Sponsor and status
Feb 28, 1991
102nd Congress, 1991–1992
Died in a previous Congress
This resolution was introduced on February 28, 1991, in a previous session of Congress, but was not enacted.
Representative for California's 28th congressional district
Feb 28, 1991
Bills and resolutions are referred to committees which debate the bill before possibly sending it on to the whole chamber.
Apr 7, 1993
Reintroduced Bill — Introduced
This activity took place on a related bill, H.J.Res. 177 (103rd).
H.J.Res. 159 (102nd) was a joint resolution in the United States Congress.
A joint resolution is often used in the same manner as a bill. If passed by both the House and Senate in identical form and signed by the President, it becomes a law. Joint resolutions are also used to propose amendments to the Constitution.
This joint resolution was introduced in the 102nd Congress, which met from Jan 3, 1991 to Oct 9, 1992. Legislation not enacted by the end of a Congress is cleared from the books.
How to cite this information.
We recommend the following MLA-formatted citation when using the information you see here in academic work:
Civic Impulse. (2018). H.J.Res. 159 — 102nd Congress: Authorizing the Alpha Phi Alpha Fraternity to establish a memorial to Martin Luther King, Jr. ... Retrieved from https://www.govtrack.us/congress/bills/102/hjres159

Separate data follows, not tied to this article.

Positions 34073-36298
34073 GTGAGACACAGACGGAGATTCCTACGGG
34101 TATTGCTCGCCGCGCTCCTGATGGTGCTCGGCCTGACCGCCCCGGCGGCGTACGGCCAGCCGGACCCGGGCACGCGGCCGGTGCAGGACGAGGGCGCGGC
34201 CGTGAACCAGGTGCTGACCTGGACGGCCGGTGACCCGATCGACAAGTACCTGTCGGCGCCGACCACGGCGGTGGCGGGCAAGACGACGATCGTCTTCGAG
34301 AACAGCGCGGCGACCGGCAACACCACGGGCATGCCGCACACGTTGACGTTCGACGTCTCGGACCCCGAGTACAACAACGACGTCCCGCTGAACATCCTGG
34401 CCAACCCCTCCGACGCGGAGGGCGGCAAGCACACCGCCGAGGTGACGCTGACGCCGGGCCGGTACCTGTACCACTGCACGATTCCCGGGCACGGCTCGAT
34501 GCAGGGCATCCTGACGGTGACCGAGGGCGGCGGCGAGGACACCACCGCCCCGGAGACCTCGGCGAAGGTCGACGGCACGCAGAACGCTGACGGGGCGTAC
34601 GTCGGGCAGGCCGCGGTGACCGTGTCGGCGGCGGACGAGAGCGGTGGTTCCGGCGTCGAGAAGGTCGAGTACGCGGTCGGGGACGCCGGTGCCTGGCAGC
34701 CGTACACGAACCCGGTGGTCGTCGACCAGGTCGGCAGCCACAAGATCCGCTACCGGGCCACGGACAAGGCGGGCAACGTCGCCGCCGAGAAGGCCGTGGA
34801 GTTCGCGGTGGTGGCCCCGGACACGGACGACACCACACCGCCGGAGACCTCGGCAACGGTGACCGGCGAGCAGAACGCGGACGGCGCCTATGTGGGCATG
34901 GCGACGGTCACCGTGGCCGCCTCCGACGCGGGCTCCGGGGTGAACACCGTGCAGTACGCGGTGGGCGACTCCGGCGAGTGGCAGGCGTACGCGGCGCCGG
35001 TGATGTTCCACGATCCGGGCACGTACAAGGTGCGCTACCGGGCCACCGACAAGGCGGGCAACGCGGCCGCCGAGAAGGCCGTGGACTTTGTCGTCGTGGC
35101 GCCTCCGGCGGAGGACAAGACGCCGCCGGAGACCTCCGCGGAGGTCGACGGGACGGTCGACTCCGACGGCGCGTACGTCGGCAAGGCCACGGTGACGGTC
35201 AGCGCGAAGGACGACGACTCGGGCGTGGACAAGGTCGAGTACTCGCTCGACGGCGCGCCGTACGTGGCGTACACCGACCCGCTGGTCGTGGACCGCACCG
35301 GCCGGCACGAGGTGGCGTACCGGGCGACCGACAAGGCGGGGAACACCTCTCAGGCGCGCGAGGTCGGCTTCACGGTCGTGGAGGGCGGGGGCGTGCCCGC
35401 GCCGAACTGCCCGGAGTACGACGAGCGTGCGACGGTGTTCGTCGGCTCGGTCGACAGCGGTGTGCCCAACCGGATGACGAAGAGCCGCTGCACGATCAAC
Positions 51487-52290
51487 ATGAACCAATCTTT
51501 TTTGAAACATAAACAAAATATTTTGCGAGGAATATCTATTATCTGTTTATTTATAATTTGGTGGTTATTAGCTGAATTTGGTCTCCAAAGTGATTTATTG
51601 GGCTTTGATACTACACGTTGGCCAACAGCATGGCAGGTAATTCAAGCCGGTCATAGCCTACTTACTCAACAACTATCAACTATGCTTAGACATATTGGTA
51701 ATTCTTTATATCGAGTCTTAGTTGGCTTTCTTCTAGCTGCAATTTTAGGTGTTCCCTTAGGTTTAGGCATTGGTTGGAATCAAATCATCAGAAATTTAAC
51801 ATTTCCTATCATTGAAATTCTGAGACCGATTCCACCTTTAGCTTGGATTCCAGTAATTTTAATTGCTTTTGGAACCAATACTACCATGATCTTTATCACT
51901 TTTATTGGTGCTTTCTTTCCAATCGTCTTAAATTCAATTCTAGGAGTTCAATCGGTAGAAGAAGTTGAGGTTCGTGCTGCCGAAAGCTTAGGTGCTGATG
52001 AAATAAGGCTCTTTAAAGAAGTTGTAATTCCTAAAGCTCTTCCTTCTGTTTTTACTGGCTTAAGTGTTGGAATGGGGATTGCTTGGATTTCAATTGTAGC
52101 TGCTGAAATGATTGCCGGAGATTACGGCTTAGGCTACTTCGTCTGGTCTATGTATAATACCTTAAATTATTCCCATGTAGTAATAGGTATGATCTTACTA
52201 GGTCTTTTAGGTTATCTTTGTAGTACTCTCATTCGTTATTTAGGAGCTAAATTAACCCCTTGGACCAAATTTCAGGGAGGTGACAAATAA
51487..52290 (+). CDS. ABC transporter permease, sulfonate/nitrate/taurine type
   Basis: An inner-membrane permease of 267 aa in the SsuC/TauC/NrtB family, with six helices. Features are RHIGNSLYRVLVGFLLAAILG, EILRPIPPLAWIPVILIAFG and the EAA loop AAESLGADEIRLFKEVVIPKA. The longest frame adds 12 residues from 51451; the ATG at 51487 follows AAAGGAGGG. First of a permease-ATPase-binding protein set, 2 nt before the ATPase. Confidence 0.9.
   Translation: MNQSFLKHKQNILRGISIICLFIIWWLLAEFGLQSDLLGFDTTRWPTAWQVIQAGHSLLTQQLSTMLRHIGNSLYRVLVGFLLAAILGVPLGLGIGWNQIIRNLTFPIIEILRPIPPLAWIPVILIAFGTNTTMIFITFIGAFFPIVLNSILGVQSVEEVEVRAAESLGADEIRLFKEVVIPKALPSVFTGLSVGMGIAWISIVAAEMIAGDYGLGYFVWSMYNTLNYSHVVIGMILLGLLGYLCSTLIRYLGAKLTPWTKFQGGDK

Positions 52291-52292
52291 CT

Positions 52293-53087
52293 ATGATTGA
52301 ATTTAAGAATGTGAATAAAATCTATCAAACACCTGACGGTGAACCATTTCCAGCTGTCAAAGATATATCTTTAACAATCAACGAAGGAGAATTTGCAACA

“H.J.Res. 159 — 102nd Congress: Authorizing the Alpha Phi Alpha Fraternity to establish a memorial to Martin Luther King, Jr. ...” www.GovTrack.us. 1991. April 24, 2018 <https://www.govtrack.us/congress/bills/102/hjres159>
|title=H.J.Res. 159 (102nd)
|accessdate=April 24, 2018
|author=102nd Congress (1991)
|date=February 28, 1991
|quote=Authorizing the Alpha Phi Alpha Fraternity to establish a memorial to Martin Luther King, Jr. ...
Where is this information from?
GovTrack automatically collects legislative information from a variety of governmental and non-governmental sources. This page is sourced primarily from Congress.gov, the official portal of the United States Congress. Congress.gov is generally updated one day after events occur, and so legislative activity shown here may be one day behind. Data via the congress project.